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Immigration FAQs

What are the requirements to become a U.S. citizen?
To become a U.S. citizen, you must be at least 18 years of age and have been a green card holder (i.e. permanent resident) for a minimum of 5 years.
You must be able to speak, read, and write English and have a basic understanding of American civics (i.e. U.S. history and government.)
In addition, you must have lived within the state or USCIS district which has jurisdiction over your place of residence for at least 3 months; and, have been in the U.S. for a minimum of 30 months out of the last 5 years before you file your application.
You must demonstrate both good moral character and an attachment to the ideals and principles of the U.S. Constitution.

Can I lose my green card?
Under most circumstances, your green card is permanent, though you do need to renew it every 10 years.  There are only two circumstances that may cause you to lose your green card and they are both within your control.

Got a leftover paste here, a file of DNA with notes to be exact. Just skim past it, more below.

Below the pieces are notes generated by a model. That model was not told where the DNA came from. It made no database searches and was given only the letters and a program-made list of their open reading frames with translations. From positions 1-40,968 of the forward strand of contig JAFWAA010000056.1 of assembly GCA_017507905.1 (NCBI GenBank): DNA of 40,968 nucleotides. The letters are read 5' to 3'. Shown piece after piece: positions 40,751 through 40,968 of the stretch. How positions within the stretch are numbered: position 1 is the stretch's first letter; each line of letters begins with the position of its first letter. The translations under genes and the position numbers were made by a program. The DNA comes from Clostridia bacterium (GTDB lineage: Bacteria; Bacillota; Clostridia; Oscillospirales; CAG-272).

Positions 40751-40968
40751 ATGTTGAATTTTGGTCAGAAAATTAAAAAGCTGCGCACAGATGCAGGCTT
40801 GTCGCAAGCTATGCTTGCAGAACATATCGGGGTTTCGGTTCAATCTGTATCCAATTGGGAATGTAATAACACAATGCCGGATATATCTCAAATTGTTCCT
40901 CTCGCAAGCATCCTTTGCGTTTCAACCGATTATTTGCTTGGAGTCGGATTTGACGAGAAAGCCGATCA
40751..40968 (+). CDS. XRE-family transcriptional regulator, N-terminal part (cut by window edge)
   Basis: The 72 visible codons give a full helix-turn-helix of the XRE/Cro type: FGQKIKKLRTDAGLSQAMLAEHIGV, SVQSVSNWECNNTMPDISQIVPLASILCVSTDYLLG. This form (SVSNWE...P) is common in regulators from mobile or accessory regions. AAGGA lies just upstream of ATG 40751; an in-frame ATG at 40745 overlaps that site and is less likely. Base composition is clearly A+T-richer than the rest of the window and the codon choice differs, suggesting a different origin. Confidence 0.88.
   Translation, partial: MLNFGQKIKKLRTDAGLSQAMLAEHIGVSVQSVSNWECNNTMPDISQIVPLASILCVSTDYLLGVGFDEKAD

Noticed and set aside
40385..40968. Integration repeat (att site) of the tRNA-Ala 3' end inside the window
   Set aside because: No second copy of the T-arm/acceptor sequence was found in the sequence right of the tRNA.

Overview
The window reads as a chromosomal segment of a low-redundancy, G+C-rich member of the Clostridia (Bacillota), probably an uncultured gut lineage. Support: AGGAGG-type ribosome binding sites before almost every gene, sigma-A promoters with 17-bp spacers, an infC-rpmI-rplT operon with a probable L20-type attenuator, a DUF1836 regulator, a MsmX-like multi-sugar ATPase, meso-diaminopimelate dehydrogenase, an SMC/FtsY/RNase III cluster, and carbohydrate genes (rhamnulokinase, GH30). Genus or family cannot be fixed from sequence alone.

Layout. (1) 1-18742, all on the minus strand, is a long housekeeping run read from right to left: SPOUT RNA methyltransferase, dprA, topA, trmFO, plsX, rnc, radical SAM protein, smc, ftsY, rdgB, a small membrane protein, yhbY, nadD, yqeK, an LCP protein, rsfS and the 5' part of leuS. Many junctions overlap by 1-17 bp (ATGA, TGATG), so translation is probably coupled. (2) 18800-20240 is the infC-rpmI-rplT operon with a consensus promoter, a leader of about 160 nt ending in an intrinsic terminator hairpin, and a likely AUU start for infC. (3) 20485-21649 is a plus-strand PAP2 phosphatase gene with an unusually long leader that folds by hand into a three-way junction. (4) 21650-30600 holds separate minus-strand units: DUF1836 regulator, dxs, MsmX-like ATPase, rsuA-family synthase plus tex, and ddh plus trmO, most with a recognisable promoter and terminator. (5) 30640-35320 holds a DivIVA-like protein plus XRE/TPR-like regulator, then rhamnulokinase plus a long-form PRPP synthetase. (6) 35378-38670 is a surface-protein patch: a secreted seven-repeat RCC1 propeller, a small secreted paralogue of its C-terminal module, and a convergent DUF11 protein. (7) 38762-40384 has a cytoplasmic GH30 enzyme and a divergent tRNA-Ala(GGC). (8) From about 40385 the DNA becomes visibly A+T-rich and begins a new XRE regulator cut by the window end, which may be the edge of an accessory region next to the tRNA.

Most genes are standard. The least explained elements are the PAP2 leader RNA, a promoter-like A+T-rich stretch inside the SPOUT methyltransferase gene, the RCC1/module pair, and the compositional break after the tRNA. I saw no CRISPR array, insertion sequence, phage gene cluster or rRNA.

First, the U.S. must remain your place of permanent residence.  If you leave the U.S. and live in another country, you will lose your green card.  Second, if you are convicted of certain crimes, you will lose your green card.  

If I come to the U.S. on a work (H-1B) visa, may my family come with me?
Yes, if you are granted an H-1B visa, also known as a “work visa,” you may bring your spouse and unmarried children, under the age of 21, with you.  They must apply for and be granted an H-4 visa; and, can study, but not work without their own H-1B visas.

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